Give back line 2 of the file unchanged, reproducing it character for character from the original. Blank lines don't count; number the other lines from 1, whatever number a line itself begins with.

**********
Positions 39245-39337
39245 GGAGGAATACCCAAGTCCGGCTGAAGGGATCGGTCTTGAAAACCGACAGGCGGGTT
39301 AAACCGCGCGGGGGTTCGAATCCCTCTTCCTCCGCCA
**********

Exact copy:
39245 GGAGGAATACCCAAGTCCGGCTGAAGGGATCGGTCTTGAAAACCGACAGGCGGGTT